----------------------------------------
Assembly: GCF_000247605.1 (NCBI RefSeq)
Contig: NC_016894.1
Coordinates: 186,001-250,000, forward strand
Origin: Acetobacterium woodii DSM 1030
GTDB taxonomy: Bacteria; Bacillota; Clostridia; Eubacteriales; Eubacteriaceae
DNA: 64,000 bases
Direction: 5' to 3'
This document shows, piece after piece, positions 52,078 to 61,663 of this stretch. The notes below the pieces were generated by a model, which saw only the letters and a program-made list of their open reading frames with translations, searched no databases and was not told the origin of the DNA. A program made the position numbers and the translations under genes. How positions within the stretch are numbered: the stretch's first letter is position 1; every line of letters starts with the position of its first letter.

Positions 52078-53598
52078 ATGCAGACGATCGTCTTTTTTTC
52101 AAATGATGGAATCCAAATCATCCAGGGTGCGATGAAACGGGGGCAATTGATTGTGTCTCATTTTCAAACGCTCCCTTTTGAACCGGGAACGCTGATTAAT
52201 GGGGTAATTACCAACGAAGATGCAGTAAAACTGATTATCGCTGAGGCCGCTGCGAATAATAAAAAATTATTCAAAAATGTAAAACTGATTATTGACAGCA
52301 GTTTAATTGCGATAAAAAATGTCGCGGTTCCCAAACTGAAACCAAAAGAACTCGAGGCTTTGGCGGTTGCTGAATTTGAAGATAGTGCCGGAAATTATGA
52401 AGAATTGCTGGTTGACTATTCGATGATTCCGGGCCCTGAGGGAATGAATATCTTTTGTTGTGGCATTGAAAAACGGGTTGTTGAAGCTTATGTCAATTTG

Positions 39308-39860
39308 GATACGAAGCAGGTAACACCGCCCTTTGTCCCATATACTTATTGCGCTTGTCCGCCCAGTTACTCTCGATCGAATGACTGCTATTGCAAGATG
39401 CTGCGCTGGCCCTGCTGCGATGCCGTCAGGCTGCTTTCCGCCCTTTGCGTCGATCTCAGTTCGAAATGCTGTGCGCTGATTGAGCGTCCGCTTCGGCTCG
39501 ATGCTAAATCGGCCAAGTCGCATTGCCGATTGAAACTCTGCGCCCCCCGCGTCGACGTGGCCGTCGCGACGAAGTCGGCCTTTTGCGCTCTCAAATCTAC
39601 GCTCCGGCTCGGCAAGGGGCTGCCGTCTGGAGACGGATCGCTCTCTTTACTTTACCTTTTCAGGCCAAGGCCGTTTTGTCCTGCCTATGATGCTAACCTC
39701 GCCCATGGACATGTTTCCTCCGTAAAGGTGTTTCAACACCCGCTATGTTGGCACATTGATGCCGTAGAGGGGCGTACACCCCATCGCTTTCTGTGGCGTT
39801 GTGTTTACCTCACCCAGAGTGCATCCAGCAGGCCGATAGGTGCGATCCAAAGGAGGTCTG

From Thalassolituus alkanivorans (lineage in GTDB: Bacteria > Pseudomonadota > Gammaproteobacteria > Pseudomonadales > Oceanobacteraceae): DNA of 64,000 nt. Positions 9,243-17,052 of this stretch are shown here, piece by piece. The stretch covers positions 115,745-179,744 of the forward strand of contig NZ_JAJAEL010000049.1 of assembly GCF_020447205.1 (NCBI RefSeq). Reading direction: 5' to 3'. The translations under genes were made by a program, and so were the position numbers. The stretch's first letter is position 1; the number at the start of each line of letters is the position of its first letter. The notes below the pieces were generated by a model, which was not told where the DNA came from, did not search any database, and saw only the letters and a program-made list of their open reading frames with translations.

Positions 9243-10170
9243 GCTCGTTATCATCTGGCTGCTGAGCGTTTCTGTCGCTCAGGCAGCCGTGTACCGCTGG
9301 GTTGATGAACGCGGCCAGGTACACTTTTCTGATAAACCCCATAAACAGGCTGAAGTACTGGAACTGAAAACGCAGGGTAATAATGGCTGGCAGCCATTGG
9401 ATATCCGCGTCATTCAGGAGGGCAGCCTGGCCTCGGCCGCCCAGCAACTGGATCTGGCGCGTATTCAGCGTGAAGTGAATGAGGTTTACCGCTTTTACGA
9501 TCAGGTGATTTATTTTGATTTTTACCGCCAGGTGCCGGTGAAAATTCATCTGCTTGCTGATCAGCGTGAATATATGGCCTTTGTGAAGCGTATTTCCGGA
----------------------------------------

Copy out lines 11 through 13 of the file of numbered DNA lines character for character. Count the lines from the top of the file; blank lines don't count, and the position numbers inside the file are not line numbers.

52101 AAATGATGGAATCCAAATCATCCAGGGTGCGATGAAACGGGGGCAATTGATTGTGTCTCATTTTCAAACGCTCCCTTTTGAACCGGGAACGCTGATTAAT
52201 GGGGTAATTACCAACGAAGATGCAGTAAAACTGATTATCGCTGAGGCCGCTGCGAATAATAAAAAATTATTCAAAAATGTAAAACTGATTATTGACAGCA
52301 GTTTAATTGCGATAAAAAATGTCGCGGTTCCCAAACTGAAACCAAAAGAACTCGAGGCTTTGGCGGTTGCTGAATTTGAAGATAGTGCCGGAAATTATGA